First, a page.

Disaster Preparedness For Your Pets


Are you ready to care for your pet when disaster strikes?


We see it all the time—someone loses their home in a windstorm or tornado, another in a flood and still another in an earthquake.  But what about the pets?  Though the rare story comes out about this type of tragedy, pets are often the forgotten victims.  What can you do?  Take the following 7 steps to create a disaster preparedness plan for your pets.


Don't forget to include medications in your emergency preparedness kit.

Keep all your pet's medications current and include the daily ones in your emergency pet kit.

(1) Prepare An Emergency Pet Kit—Just as it’s a good idea to have your own kit in an emergency, if you have a pet, it can save critical time not to mention the life or your pet by planning ahead.  Your emergency pet kit should include at least 3 days supplies of pet food and water, and any medications your pet will need.  By the way, the medications should be placed in a watertight container.  Plus, if your pet takes several prescriptions it may be worth the effort to make copies and include those, too.  Also, include basic first aid supplies, like cotton bandage rolls, bandage tape, latex gloves, rubbing alcohol and saline solution.  And don’t forget a pet first aid guide—check with your vet if you can’t find one.


(2) Keep A Current Picture Of You And Your Pet—A picture may be helpful in locating your pet, plus it’s a way to prove ownership.  Keep the picture with the other emergency supplies.


Dusty has several favorite toys that might do in a pinch.

Include a favorite toy as you consider emergency pet supplies.

(3) Gather Some Familiar Items—Rotate a few familiar items in and out of your emergency kit.  Blankets or items with a familiar scent, a favorite toy, and special treats will go a long way to reassure your pet in an emergency.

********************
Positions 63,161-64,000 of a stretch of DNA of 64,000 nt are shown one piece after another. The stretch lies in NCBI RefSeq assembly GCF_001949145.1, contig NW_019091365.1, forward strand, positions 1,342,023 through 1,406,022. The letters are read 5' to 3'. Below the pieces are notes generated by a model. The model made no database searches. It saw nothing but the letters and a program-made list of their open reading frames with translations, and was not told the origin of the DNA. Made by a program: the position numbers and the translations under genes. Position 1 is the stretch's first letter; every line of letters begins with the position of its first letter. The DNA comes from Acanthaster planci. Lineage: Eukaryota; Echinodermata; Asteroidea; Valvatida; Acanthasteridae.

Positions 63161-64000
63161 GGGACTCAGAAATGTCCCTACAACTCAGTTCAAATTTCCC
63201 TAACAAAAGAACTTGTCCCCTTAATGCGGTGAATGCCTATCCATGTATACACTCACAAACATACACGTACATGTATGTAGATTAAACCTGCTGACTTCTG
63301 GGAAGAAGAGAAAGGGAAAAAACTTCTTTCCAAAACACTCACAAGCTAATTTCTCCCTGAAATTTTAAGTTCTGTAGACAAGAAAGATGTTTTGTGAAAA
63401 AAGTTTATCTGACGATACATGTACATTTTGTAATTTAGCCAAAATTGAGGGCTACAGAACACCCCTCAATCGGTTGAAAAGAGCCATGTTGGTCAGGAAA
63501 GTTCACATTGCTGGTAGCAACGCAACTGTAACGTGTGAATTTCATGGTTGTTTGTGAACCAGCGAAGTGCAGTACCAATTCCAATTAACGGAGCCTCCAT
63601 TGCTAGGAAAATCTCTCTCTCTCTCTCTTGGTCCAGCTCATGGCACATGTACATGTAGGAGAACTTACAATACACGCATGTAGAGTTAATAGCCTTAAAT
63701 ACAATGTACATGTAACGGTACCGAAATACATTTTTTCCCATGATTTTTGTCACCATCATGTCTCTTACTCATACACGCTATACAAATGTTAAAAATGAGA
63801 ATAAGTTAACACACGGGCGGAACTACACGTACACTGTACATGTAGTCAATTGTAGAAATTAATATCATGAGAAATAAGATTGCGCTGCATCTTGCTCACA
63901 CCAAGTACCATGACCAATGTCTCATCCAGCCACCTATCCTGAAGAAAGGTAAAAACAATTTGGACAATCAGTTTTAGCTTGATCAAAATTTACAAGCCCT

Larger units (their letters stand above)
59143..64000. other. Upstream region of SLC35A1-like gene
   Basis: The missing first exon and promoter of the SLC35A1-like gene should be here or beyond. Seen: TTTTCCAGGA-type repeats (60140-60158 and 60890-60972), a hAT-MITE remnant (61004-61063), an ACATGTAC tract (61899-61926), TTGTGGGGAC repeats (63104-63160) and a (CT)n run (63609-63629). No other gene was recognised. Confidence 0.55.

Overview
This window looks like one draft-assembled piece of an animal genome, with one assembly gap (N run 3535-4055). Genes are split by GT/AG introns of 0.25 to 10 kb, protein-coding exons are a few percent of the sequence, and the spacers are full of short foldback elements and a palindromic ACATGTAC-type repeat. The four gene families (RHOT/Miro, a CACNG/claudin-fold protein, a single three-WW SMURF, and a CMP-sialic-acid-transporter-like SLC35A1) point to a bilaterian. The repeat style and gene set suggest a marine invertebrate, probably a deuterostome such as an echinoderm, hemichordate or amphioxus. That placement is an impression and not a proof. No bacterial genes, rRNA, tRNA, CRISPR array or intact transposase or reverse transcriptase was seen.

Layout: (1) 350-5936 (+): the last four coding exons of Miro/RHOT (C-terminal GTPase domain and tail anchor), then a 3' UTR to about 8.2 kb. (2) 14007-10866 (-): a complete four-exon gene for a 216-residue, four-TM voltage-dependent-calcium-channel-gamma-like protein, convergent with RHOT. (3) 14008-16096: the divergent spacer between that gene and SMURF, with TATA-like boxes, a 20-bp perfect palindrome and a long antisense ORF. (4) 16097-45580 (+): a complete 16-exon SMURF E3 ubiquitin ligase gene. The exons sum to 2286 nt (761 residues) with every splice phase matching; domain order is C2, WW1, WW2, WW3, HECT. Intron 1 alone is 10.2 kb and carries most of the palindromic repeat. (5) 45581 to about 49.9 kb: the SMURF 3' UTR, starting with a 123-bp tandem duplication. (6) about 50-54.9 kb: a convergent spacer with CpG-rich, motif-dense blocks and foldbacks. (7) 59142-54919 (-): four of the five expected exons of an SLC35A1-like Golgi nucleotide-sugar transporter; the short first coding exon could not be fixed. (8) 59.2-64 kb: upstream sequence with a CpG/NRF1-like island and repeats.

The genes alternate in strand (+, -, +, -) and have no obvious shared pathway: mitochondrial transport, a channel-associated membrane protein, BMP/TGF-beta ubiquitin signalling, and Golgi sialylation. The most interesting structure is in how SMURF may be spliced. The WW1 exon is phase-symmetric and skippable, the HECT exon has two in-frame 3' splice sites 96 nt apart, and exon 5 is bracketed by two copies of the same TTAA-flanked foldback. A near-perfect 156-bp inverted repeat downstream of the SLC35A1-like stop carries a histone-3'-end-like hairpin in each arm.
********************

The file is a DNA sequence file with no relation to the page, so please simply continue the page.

(4) Keep ID And Medical Tags Up To Date—Make sure your pet’s vaccinations are current and that your pet wears the medical tags to show it.  Also, consider including a second phone number on an ID tag—such as a close relative who lives out of the area.  You might also consider a microchip implant for your pet if they don’t have one.  That way, your pet can still be identified if he or she loses their collar.


Is your pet's license current?

Have you checked your pet's identity tags recently?

(5) Designate An Emergency Pet Shelter—Rather than leave it to chance, locate a “pet-friendly” shelter ahead of time.  For example, some motels or hotels allow pets and others don’t.  Or, contact friends who have pets  and pre-arrange to trade safe shelter for your pets if either of you loses your home.  Remember, pets are often upset by emergency conditions so keep them inside or leashed when possible.  You might also get a pet carrier in case you need to transport your pet.  You can sometimes find these at bargain prices at garage sales.



(6) Stay With Your Pet—Where possible keep your pet with you after an emergency has struck—even if you think it will only be for a short span of time.  Some pets have been known to break out of broken windows or cracks in damaged homes.  A pet may flee in fear and risk injury, starvation or worse.  If you’re on good terms with a neighbor, arrange to have them check on and retrieve a pet if you are far from the home when disaster hits.  Also, arrange for a predetermined pick up location where the two of you may meet.


(7) Sanitation—Think ahead with regards to the sanitary needs of your pet.  Will you need kitty litter or newspapers if you are forced out of your home?  Do you have bags to pick up pet waste?  Are there supplies to clean up with including hand wipes, rags, gloves, or chlorine bleach?


If you want more detailed information on this topic check out this page on the government’s Homeland Security website.


If you enjoyed this post, you may also want to see:
The Earthquake Quiz: How Ready Are You?


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